Hawaii is home to a diverse range of fish and fauna, many of which are unique to the island. Unfortunately, Hawaii has been labeled the world’s “endangered species capital.” Alien species and illnesses have wreaked havoc on native creatures and the vegetation they rely on. Oahu Protection Wildlife Rules are important in this context.
More than 400 threatened and endangered species are listed by the Pacific Islands Fish and Wildlife Office across the state. There are a few species protected by the Federal Endangered Species Act that you may come across while on Oahu sightseeing tour.
List of Endangered Species:
The following are some of the most prevalent endangered species on the Hawaiian Islands that are protected under the Federal Endangered Species Act:
- Spinner Dolphins (naia)
- Hawaiian Monk Seal (ilioholoikauaua)
- Humpback Whale (kohola)
- Turtles – Hawaiian Green Sea Turtles (honu), Hawksbill (ea)
- Hawaiian Goose (nene)
Help Protect Hawaii’s Wildlife
Wildlife abounds in the vast, lukewarm pond that lapping at Hawaii’s shoreline. Some of these animals, such as humpback whales, Hawaiian monk seals, and sea turtles, are protected by federal law as endangered species. The Marine Mammal Protection Act protects dolphins and other whales, even though they are not endangered.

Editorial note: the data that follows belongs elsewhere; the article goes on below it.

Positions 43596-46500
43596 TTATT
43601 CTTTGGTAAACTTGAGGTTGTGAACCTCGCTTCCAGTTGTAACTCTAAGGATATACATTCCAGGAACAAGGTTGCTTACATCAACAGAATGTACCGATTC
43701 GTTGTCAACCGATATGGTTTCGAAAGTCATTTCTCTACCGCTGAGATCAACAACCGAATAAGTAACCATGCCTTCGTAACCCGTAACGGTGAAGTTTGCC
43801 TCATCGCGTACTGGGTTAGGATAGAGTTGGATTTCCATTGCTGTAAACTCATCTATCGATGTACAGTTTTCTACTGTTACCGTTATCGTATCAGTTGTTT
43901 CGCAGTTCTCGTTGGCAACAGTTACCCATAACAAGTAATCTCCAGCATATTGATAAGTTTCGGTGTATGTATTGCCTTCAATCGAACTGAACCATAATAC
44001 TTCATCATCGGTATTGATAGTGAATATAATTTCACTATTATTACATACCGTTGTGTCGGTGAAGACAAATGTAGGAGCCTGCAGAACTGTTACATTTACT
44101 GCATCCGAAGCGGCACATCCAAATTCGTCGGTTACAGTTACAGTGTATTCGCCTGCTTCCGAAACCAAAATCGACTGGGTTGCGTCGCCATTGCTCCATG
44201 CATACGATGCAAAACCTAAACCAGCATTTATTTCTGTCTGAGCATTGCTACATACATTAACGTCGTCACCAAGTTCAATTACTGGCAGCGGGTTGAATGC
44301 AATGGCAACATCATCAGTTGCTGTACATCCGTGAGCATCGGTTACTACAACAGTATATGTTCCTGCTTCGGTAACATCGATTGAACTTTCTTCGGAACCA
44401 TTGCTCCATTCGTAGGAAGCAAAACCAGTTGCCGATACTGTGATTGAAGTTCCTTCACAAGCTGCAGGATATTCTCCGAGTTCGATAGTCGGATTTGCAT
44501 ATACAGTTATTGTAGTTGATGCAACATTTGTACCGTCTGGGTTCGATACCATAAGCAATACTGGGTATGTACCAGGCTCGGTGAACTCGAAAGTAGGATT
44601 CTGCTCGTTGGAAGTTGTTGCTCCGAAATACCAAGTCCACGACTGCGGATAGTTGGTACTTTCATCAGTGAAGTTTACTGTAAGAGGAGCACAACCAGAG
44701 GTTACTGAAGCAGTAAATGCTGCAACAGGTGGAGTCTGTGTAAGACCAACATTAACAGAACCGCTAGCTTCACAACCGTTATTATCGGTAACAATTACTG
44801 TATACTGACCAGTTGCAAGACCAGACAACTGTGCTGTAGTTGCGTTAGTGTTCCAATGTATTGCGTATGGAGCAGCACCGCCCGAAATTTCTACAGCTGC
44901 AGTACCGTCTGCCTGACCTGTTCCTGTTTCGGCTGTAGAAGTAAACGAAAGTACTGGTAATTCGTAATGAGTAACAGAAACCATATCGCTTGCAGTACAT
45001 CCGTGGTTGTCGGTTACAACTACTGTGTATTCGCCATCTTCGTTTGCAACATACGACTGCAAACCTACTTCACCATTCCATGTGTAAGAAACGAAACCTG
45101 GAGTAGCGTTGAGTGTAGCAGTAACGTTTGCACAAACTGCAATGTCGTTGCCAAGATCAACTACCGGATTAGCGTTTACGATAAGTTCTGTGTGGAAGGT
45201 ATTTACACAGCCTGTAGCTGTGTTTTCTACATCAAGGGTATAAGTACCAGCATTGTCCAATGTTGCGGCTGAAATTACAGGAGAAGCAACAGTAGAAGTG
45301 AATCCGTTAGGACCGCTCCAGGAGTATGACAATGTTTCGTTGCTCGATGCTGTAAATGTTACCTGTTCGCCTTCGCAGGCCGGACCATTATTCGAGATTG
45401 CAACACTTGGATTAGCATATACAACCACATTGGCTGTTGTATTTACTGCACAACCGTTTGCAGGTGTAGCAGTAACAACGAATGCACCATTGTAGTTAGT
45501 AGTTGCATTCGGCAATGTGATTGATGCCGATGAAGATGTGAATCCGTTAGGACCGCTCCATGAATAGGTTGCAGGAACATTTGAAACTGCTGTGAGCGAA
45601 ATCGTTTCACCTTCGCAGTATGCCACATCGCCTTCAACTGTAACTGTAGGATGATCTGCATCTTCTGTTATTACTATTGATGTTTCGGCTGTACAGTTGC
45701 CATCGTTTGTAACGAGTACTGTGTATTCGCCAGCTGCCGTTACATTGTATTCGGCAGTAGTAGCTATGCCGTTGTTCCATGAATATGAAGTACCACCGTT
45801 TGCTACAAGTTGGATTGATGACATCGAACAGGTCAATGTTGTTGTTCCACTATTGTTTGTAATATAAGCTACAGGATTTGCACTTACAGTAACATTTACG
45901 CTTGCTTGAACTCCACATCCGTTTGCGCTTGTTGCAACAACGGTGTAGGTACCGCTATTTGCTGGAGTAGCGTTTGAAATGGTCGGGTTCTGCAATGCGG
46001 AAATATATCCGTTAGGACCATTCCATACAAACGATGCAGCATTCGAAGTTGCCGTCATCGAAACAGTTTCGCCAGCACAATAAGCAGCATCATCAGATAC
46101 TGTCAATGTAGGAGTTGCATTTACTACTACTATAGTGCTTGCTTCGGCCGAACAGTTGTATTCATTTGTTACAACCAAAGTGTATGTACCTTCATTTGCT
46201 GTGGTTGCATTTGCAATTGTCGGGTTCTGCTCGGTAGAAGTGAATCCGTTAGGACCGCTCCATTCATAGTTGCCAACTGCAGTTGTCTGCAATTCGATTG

The fascinating and easily observed marine animals of Hawaii are one of the reasons that nature-based tourism is a major component of the visitor market. On the Big Island, there are numerous tour boat companies and water-based activities dedicated to whale and dolphin watching.
During the winter humpback whale season, it’s normal to witness 40-ton whales breaching offshore with 15-foot pectoral fins, and resident spinner dolphins can be seen flashing through the surf at any time. On a Hawaii North shore tour, it’s not uncommon to see sea turtles foraging along the beach. And every now and again, an extremely endangered Hawaiian Monk Seal would haul up on a beach, sometimes with a pup.
The majority of commercial operators follow federal restrictions designed to protect Hawaii’s marine creatures including sea turtles from harm, harassment, and death. It’s probable that the average tourist isn’t aware of these guidelines and regulations. Laws are enforced, crimes are pursued, and fines are inflicted.
When viewing marine creatures on an Oahu sightseeing tour, remember the following rules and guidelines:
- From a safe distance, observe marine life. It’s advisable to consider binoculars.
- Keep a distance of at least 100 yards between you and humpback whales, 50 yards between you and dolphins, 50 yards between you and monk seals, and 10 feet (3 meters) from all sea turtles.
- An animal can approach or chase you, that’s completely lawful for animals. But it goes against the law to chase, touch, approach, surround or swim with marine mammals, including dolphins.
- If a sea mammal or turtle approaches, put the engine in neutral and let the animal pass.
- Any marine mammal should not be harassed, swum with, hunted, captured, or killed.
- Federal law makes it illegal to feed marine mammals.
- Limit yourself to 30 minutes of observation.
- If another vessel is in the area, avoid approaching whales or dolphins.
- Call the NOAA Enforcement Hotline at 1-800-853-1964 (24 hours/day, 7 days/week) to report suspected violence.
- Note that you will have to pay fines for the violation of these rules.
You can also call the Department of Land and Natural Resources (DLNR) Enforcement HOTLINE at 808-643-DLNR to report any wildlife infractions.